I live for chocolate, fresh flowers and the color red. Still, the traditional Valentine's Day motifs can get a bit saccharin for my taste. Wouldn't it be a refreshing change of pace to talk about gift ideas for men? Seeking guidance, I turned to Social Primer. We talked about material goods and the intangibles too.
For the person who is still financially comfortable and wants to help stimulate the economy, what pieces in the shop might be combined for the ultimate Valentine's present?
Social Primer says, "For the man (or lady shopping for him) who is lucky enough to be flush during these trying times, I would first like to congratulate him on his wise investments and then hope he is supporting the many charities that desperately need his help. Then indeed he would deserve a thoughtful gift."
SP is currently featuring known artist David Jones, "a superb Cape Cod painter whose work with color, light and shape is transcendental." The painting is $5000. "For dandy bon vivant, the Directoire chair with original finish is covered with a Brunschwig & Fils leopard print petit-point for $2100," continues SP, adding, "The Gucci silver-plate staghead stirrup cup is one of my favorite things in the shop right now. $350. SP is crazy about books and the bookends that hold them. How about a pair of solid brass horsehead bookends that will fit in any library (or bookcase) and add the classic touch for years to come? $325."
For those of us who are currently on tight budgets, what are some of your most affordable gift ideas?
"There are silver-plate foxhead stirrup cups for $75. The Gonzo book on Hunter S. Thompson from Ammo is a great look into the life of an American original, with an introduction written by Johnny Depp, for $39.95. John Derian decoupage coin plates featuring vintage Red Letter initials for $44 would be great on a desk or bureau. And the SP personalized stationery is the best deal anywhere with 50 cards for 34.95."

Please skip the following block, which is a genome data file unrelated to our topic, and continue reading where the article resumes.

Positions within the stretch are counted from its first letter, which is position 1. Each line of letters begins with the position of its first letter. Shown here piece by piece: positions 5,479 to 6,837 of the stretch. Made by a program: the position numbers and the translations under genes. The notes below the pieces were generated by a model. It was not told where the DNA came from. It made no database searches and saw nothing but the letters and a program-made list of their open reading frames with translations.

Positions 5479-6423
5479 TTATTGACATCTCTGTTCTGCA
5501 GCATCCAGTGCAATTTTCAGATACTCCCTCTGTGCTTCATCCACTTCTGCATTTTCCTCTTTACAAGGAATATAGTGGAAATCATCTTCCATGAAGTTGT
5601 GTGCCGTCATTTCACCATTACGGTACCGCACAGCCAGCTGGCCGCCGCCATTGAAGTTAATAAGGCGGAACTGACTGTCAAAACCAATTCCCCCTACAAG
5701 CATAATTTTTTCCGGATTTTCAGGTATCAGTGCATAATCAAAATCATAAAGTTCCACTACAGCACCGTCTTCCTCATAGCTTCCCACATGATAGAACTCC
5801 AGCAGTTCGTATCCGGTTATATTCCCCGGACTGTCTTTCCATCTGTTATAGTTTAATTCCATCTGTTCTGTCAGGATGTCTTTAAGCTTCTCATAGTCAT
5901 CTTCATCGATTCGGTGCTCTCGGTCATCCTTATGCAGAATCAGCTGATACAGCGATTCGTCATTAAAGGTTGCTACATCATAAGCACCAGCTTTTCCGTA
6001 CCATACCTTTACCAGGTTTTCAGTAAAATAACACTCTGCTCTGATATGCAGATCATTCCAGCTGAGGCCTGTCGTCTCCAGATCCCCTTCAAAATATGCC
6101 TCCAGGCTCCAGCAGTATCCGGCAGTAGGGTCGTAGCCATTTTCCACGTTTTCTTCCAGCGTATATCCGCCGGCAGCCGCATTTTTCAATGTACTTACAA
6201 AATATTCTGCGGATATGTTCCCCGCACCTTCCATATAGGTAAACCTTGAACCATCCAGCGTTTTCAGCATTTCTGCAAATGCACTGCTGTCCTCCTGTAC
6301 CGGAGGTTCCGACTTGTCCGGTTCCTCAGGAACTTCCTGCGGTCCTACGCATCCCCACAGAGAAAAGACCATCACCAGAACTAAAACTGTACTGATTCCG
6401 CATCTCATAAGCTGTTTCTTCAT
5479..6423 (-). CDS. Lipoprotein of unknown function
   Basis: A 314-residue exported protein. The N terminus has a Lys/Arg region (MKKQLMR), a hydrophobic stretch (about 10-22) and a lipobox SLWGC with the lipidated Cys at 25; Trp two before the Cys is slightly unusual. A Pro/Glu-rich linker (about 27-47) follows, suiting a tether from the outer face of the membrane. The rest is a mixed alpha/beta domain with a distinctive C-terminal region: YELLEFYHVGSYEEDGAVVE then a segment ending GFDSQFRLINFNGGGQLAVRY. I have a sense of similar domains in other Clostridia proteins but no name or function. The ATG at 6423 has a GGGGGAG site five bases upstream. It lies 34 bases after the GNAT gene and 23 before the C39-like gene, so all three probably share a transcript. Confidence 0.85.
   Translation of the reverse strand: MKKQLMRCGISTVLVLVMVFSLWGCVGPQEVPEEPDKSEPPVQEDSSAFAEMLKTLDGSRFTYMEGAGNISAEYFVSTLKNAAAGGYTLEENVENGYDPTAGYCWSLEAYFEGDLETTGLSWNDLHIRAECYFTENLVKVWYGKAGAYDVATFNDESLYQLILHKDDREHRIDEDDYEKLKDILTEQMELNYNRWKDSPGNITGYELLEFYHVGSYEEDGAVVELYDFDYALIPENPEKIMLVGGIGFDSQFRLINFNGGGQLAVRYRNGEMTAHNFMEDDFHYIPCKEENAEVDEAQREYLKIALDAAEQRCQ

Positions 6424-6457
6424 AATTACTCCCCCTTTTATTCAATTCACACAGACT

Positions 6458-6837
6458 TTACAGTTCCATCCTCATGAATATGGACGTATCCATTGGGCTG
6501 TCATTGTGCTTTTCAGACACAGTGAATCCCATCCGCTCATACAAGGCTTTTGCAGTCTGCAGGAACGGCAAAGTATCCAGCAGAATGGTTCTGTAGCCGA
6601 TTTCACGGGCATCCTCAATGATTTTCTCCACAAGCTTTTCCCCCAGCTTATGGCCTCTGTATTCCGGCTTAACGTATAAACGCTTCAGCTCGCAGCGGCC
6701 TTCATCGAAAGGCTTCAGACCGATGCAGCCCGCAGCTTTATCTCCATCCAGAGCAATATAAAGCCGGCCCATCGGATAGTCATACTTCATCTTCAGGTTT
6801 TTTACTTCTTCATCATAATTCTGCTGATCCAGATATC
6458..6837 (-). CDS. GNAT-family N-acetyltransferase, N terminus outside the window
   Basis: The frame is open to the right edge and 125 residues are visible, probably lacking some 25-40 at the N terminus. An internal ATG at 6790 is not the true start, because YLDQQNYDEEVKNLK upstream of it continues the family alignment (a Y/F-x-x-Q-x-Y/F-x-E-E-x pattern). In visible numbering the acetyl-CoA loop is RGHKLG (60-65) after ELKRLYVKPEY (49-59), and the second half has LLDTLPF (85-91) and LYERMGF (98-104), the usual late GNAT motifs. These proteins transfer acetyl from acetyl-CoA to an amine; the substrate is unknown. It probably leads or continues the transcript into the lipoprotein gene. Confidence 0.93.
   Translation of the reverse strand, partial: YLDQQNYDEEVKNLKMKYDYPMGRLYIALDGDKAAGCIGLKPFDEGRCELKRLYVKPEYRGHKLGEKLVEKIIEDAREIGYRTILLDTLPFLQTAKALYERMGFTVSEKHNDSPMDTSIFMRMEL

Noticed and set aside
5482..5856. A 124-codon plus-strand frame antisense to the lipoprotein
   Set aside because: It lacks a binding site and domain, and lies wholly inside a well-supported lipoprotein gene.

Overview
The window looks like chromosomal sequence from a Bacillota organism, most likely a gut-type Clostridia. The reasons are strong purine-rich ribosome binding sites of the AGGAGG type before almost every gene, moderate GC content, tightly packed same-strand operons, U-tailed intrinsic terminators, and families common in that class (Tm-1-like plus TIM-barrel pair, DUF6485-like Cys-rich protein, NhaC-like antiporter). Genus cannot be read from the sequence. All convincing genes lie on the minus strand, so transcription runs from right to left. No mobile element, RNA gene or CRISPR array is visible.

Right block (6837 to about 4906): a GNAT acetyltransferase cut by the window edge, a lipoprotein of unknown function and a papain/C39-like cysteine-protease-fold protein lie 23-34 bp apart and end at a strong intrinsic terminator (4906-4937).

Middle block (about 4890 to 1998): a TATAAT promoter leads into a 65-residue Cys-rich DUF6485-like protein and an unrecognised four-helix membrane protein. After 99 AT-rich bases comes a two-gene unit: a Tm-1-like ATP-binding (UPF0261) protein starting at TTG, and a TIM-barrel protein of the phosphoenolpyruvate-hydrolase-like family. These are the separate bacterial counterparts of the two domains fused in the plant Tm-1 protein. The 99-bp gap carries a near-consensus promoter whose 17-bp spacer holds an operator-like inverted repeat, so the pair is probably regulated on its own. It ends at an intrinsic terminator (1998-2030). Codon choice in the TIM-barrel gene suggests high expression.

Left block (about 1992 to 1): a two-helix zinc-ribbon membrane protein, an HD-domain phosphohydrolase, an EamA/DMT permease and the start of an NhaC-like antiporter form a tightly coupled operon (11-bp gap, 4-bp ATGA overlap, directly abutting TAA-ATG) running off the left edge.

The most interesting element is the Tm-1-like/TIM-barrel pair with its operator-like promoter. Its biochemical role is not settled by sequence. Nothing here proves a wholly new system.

Now, many people won't be able to buy any presents this year. I know that books by your favorite authors -- Tennessee Williams, F. Scott Fitzgerald, Truman Capote -- are available at public libraries, and acts of kindness can always sub for material things, but please tell us more about your favorite social graces that have nothing to do with spending.
"I think by nature, social grace has absolutely nothing to do with spending money. The opposite is true, money usually corrupts grace. I have recently moved to Los Angeles where it seems to me good manners are the last thing on anyone's mind. Instead of succumbing to road rage and rude retaliation's tit for tat, I find the old adage of sharing a smile really works. As trite as it sounds, I am finding that to share a smile or a friendly hello with someone, no matter how rude or snotty they seem, can really work miracles. When someone honks a horn or flips me off in the car, I just smile and wave. I am sure I look like an idiot, which makes me laugh and hence I have not let them ruin my day."
Back to books, it looks like you've got some great vintage titles on the shelves. Is there one in particular that we should all be more familiar with?
"The one I love the most is one you mention often. Vogue's Book of Etiquette is a treasure trove of great advice. And The Preppy Handbook, of course. There is a little known booklet that I love to give as a gift, especially to younger nephews, called To Manner Born, To Manners Bred. It is distributed to incoming freshmen at Hampden-Sydney. It is indispensable and accessible, full of short snippets of information that any young man can digest and we hope, practice."
I'm in love with the secretary you are using for display. Is it a family piece? Something you found on your travels?
"The secretary in the shop is a Chippendale reproduction on loan from an old family friend. I love it. I actually sit at the desk everyday, right in the shop, writing and conducting business. I am here now as we write."
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